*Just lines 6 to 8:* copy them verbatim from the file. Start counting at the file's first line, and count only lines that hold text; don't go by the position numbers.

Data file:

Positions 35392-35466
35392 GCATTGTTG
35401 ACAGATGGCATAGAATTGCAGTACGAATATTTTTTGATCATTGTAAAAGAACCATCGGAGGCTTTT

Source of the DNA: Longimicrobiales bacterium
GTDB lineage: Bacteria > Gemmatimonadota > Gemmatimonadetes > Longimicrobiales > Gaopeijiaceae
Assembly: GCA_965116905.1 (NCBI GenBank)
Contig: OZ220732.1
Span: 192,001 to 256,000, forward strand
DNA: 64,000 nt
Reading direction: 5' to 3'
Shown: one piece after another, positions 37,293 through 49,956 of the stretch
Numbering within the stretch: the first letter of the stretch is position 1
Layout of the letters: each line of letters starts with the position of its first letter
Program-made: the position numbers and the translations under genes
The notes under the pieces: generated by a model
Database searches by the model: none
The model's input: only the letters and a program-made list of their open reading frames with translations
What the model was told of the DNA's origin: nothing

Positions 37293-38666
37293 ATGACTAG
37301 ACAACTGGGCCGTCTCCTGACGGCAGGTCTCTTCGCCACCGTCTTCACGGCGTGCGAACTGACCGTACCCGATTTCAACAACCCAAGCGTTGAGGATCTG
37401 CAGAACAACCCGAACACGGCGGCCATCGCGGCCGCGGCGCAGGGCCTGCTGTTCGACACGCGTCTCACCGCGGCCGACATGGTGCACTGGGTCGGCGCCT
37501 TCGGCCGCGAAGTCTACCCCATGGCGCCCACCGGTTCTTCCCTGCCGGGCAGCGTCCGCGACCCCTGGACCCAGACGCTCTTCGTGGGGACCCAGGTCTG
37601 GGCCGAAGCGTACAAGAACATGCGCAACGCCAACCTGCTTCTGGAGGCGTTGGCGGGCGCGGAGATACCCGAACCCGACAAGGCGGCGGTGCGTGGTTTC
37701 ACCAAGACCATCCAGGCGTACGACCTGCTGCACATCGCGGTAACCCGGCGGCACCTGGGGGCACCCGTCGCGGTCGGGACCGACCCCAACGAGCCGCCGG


Assembly: GCA_965116905.1 (NCBI GenBank)
Contig: OZ220732.1
Span: 192,001 to 256,000, forward strand